Parental Alienation Syndrome After a Divorce

Divorce brings with it a whole range of emotions and reactions. When the resolution of a marriage also involves the lives of children, it becomes increasingly more complex.

The term Parental Alienation Syndrome, or PAS, refers to a child’s psychological condition brought about when one parent purposely or inadvertently sabotages the child’s relationship with the other parent. Typically, PAS emerges during child custody disputes, and can have long-lasting implications.


There are different reasons and purposes parents have for alienating an ex-spouse. One parent may be trying to make the other appear to be the bad guy, or try to blame them entirely for the divorce. Regardless of the reason, it is ultimately the child who suffers by losing a relationship with the other parent.

The rationale used by an alienating parent may include:



There are a variety of ways in which one parent can alienate the other. They include:

  • An inability to separate marital issues from parenting issues manifested as unresolved anger toward the other spouse for perceived wrong-doings during the marriage.
  • A personality disorder, such as paranoia or narcissism, which blinds them to the fact that they are harming their child, and prevents them from empathizing with the child.
  • Insecurity in their abilities as parents projected onto the other parent.
  • Being so entwined in their child’s life that they have no separate identity, and feel intimidated by the child’s relationship with the other parent.

    These are just a few of the ways in which one parent can alienate the other. When a parent has been successful in alienating the other, a child may not want to visit with the other parent, claiming to be angry at them, but having weak justification for the feelings. A child may feel especially protective of the alienating parent and not want to visit with the other one.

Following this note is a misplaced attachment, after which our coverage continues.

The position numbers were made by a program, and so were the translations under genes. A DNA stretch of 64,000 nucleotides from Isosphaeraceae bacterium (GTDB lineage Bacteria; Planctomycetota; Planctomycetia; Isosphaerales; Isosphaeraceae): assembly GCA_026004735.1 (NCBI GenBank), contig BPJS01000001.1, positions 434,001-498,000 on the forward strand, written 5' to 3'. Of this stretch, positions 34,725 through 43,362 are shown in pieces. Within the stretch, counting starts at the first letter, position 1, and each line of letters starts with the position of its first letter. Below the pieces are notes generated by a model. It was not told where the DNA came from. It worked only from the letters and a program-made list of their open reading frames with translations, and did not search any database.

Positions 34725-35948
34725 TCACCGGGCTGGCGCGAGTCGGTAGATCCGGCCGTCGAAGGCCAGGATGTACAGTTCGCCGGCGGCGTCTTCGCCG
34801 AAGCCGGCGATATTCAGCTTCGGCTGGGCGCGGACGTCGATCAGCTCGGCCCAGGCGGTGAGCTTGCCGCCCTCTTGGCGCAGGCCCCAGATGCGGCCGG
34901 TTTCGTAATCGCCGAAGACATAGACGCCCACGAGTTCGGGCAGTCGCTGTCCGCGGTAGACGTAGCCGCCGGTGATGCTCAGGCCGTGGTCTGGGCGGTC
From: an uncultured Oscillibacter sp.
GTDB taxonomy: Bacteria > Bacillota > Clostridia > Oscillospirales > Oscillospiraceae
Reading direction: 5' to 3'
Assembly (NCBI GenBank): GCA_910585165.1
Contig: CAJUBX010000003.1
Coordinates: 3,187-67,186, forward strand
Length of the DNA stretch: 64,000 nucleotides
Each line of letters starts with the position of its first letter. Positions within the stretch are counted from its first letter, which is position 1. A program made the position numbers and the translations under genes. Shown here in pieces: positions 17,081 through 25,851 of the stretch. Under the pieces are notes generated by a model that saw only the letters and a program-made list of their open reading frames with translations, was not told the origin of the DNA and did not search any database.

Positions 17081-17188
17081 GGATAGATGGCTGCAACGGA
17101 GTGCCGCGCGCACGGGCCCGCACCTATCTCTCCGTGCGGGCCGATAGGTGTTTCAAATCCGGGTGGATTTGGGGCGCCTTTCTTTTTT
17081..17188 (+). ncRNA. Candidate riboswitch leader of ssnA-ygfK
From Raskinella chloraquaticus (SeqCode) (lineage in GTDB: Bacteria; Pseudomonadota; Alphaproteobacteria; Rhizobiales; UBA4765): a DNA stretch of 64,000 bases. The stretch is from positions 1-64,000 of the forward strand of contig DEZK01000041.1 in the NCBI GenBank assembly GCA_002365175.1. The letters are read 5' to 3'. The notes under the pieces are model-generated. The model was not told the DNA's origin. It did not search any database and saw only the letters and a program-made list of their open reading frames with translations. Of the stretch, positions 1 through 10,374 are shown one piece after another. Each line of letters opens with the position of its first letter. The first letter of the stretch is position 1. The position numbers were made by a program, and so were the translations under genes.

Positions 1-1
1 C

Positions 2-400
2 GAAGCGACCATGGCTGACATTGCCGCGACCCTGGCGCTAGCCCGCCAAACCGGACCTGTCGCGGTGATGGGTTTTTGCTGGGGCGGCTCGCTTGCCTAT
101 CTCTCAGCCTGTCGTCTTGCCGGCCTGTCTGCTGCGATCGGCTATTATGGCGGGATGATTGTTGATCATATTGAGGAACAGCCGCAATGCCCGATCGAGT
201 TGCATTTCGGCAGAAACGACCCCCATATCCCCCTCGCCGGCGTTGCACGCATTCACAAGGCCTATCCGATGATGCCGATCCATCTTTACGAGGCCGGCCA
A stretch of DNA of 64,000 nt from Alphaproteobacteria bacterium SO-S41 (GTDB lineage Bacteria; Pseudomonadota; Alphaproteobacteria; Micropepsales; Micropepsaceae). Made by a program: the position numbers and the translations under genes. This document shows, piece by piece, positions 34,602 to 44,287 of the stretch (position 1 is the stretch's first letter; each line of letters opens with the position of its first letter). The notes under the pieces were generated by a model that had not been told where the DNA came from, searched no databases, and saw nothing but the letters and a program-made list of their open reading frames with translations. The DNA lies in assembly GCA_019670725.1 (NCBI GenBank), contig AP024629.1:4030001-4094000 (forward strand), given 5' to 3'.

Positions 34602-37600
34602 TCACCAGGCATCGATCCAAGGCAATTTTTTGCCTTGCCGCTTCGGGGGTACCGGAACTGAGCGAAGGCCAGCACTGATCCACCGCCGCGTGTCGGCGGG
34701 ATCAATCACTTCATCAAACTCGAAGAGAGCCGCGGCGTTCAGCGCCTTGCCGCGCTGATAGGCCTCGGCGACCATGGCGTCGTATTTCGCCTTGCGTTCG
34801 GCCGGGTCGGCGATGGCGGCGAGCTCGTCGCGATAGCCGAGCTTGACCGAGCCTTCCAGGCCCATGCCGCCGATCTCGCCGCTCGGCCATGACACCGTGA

Early warning signs that alienation is taking place include blaming the other parent for the break-up of the family, encouraging a child’s resentment of the other parent, or asking the child to choose between parents.

    Parental Alienation Syndrome after a divorce could potentially ruin a child’s relationship with the alienated parent. If you suspect your ex-spouse is trying to alienate your child from you, keep a detailed journal of events as they happen, including the when, where, and what was said. Keep your attorney and the other professionals involved in your custody situation informed about the happenings.

    Failing to address the matter will not make it go away.

    • Condemning the other parent’s character or lifestyle
    • Talking with the child about details of the divorce and asking them to side with one parent or the other
    • Causing the child to fear their other parent, or lying about the way the other parent treats the child
    • Telling the child that he or she can choose whether to spend time with the other parent, regardless of the set visitation schedule

If you believe that your ex is trying to alienate you from your children, it is important to speak to one of our experienced and skilled Boulder child custody lawyer. Contact the Boulder child custody attorneys at Goff & Goff, LLC today for a free initial consultation.

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